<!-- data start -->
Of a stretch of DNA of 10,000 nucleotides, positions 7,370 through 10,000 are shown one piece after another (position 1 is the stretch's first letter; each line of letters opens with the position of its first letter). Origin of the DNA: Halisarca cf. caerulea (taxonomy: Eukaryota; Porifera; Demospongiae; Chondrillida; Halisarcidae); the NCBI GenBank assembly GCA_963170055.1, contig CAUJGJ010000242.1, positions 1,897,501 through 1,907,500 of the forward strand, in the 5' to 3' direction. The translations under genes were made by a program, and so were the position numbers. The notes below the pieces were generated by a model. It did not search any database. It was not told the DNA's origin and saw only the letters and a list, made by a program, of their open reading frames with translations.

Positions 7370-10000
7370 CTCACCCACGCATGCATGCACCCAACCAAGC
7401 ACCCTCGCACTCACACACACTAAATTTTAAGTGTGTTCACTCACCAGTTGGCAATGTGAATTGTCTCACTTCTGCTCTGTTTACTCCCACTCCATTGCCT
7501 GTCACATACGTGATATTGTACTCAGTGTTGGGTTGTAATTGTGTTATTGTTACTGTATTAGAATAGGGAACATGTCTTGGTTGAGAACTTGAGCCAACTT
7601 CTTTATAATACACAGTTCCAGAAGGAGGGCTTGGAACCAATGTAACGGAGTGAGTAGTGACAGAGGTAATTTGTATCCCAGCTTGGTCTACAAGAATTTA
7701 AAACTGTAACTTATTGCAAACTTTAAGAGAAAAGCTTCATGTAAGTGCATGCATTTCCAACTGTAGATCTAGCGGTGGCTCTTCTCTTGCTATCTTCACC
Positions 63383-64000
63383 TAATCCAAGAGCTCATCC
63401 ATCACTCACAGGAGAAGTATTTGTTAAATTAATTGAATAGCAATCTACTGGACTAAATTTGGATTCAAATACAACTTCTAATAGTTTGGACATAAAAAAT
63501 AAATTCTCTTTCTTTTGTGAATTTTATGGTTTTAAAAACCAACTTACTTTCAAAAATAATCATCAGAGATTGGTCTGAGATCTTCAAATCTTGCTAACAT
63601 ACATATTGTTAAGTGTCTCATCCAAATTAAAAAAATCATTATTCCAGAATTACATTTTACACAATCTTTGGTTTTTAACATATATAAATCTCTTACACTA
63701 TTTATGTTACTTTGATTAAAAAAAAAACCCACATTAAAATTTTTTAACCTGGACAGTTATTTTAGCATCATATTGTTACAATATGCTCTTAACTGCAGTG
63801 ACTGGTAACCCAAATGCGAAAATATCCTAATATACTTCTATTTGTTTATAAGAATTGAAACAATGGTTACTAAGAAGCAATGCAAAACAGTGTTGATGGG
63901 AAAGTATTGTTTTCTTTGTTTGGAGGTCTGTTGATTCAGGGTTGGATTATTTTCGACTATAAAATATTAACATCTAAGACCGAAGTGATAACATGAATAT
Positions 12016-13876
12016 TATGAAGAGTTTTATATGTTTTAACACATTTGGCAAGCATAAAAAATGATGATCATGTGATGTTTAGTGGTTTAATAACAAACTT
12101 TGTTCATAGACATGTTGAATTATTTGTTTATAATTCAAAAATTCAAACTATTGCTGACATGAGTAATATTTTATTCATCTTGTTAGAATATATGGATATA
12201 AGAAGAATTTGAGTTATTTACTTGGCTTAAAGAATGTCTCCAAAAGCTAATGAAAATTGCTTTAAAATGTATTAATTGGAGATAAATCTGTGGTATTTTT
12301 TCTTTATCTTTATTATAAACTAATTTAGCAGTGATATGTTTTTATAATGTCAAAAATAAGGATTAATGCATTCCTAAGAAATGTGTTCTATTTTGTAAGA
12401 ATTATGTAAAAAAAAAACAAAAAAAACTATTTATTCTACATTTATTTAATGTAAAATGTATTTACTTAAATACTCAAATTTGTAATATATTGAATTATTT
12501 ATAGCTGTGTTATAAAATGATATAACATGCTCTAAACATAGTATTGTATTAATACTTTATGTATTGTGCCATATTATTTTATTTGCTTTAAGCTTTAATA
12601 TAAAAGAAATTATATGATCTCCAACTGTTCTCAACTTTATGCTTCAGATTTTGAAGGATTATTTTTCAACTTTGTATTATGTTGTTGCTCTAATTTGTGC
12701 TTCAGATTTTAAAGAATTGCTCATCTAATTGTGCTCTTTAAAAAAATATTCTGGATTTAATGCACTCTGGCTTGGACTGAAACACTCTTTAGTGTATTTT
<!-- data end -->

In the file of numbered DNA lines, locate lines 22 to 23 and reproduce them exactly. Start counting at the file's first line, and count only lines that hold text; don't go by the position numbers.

12501 ATAGCTGTGTTATAAAATGATATAACATGCTCTAAACATAGTATTGTATTAATACTTTATGTATTGTGCCATATTATTTTATTTGCTTTAAGCTTTAATA
12601 TAAAAGAAATTATATGATCTCCAACTGTTCTCAACTTTATGCTTCAGATTTTGAAGGATTATTTTTCAACTTTGTATTATGTTGTTGCTCTAATTTGTGC